• The last objective of the campaign was to have a decline with regards to near misses and accidents at level crossings and station platforms within one year by 10 %.

The main target of this public campaign is all people from different backgrounds, male and female and rich or poor. Train accidents do not choose who to hit or leave, when it strikes, it hits everyone regardless of their societal standing or class. It is based on this fact that the ad targets everyone. To ensure that this public campaign reaches a wider audience, the organizers of the event have ensured that they become innovative to ensure they attract the attention of the public. Besides this, the organizers have ensured that they use different forms of communication platform. According to Metro Trains, since its launch, the campaign has contributed to over 30% reduction in “near-miss” accidents, from 13.3 near-misses per million kilometers in November 2011 – January 2012, to 9.2 near-misses per million kilometers in November 2012 – January 2013.

Implementation

The success of any public campaign is pegged on how well its message is crafted, the channel used to pass the message and how the message is presented to the public (Andreasen, 2014, p. 109). The implementation of dumb ways to die in Melbourne Australia was rather unique and different. The founders came up with several techniques to ensure that the message of the campaign is well understood. Some of the techniques used included: the use of games. In 2013, Metro released a “Dumb Ways to Die” game as an app for iOS devices.

The game, invites players to shun dangerous activities engaged in by the different characters featured throughout the campaign. In the app, players can also pledge to “not to carry out dumb activities within the train stations. The activities entails things like getting toast out with a fork and poking a stick at a grizzly bear .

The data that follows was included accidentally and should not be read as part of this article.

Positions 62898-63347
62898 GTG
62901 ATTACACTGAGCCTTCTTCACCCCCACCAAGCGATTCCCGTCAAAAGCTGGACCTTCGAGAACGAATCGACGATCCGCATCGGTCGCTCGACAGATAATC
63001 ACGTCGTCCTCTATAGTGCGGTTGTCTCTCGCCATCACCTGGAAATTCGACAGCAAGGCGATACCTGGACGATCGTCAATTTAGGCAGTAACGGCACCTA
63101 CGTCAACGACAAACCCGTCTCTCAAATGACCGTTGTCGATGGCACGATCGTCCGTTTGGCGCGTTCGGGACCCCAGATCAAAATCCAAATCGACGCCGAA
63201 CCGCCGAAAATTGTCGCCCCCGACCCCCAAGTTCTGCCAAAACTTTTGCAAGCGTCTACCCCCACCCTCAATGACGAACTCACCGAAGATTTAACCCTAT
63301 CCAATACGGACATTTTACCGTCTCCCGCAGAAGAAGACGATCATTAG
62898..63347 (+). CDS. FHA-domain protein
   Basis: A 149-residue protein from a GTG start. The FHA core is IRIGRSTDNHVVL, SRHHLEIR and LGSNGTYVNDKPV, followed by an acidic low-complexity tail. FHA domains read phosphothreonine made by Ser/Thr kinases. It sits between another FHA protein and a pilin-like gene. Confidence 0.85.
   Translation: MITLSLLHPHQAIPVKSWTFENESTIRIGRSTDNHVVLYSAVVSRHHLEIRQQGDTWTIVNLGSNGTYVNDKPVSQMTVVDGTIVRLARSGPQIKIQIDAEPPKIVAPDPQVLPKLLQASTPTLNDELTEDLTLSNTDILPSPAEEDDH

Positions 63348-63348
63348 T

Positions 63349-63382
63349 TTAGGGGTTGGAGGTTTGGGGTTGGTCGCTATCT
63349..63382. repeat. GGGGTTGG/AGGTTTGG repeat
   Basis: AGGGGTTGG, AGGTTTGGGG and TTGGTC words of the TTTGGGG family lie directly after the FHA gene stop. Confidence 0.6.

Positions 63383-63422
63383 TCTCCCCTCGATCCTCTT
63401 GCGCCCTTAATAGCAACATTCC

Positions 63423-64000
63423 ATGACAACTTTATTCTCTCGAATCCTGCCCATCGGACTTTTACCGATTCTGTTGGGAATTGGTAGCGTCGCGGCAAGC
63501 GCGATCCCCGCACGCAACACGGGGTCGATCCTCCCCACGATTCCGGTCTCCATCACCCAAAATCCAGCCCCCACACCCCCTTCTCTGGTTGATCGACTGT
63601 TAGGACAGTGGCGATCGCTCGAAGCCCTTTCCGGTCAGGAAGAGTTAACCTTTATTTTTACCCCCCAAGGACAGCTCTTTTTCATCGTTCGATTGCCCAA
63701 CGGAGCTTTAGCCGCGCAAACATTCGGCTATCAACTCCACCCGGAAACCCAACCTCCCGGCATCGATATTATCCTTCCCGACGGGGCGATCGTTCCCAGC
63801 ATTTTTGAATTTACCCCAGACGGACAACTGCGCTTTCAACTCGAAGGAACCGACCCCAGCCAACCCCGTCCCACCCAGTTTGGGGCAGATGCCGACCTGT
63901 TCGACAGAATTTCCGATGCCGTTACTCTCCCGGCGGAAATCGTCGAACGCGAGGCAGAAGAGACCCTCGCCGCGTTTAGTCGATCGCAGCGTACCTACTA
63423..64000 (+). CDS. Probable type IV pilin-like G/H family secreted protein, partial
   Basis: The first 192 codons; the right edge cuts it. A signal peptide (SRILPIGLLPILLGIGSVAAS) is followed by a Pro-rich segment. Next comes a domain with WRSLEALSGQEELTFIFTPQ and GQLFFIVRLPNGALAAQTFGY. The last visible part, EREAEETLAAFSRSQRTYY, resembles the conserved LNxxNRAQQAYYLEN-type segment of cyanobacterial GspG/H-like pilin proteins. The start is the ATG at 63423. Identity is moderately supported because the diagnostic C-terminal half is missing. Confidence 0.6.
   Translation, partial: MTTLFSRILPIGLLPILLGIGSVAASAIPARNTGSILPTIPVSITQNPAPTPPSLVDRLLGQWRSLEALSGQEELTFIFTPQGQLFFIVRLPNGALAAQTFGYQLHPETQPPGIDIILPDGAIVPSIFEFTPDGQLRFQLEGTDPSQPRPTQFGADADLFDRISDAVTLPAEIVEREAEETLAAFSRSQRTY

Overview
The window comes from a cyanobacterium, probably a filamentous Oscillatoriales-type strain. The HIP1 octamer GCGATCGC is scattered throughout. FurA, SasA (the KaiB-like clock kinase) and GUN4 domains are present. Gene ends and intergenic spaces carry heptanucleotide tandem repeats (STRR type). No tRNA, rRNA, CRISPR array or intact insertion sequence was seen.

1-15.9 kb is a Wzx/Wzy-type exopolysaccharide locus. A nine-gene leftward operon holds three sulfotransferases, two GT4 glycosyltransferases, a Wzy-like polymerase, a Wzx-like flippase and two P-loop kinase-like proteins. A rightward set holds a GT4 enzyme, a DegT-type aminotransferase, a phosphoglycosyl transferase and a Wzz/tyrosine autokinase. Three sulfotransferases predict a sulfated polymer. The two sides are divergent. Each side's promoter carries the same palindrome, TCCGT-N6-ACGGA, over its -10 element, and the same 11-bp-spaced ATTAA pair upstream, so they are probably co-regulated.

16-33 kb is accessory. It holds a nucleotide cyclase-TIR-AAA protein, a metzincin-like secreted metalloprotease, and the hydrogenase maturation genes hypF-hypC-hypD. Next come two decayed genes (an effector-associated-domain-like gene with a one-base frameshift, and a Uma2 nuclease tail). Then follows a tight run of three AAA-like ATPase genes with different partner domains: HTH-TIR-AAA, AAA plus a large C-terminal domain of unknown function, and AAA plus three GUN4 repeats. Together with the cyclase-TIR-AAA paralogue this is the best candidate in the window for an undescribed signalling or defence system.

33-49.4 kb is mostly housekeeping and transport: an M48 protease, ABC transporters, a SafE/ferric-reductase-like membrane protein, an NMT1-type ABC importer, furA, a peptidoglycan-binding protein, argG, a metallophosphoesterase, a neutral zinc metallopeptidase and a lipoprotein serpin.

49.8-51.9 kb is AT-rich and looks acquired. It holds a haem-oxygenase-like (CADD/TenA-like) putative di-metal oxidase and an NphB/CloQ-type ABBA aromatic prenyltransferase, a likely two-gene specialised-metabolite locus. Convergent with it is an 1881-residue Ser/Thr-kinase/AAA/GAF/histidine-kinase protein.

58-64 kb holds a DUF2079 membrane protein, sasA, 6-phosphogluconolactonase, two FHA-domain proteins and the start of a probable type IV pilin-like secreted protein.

The aims of the game is to earn more points through avoiding “dying” in any of the activities. Lives are lost through “dying” in any of the activities. Player has three chances to hinder the characters from dying. The other technique used involved the use of video and songs. The videos and songs were meant to sensitize the public about not doing dumb things within the train stations. The video contained characters who got killed by trains as a result of unsafe behavior. The video was viewed 2.4 million times 2 days after it was released and 4.5 million times after three days. Within fourteen days, the video was viewed 30 million times. In August 2017, the video received more than 150 million viewers (Ward, 2015).

Owing the effectiveness and creativity of this campaign, the campaign won 7 Webby Awards in 2013 including the Best Animation Film & Video and Best Public Service & Activism.

With regards to the 4ps of dumb ways tо die in Melbourne Australia, the product/service being offered here is about educating members of the public about ensuring their safety while in the train station. This campaign/service is presented in various ways through video games, songs and short clips all of which are meant to ensure that the public do not engage in behaviors that endangers their lives while at the train station (Rice, & Atkin, 2013). With regards to price, members of the public are not charged any fee instead these services are presented to them free of charge. The founders of the campaign are the one who incur charges in terms of developing the video games apps. Members of the public can access this video games by downloading them.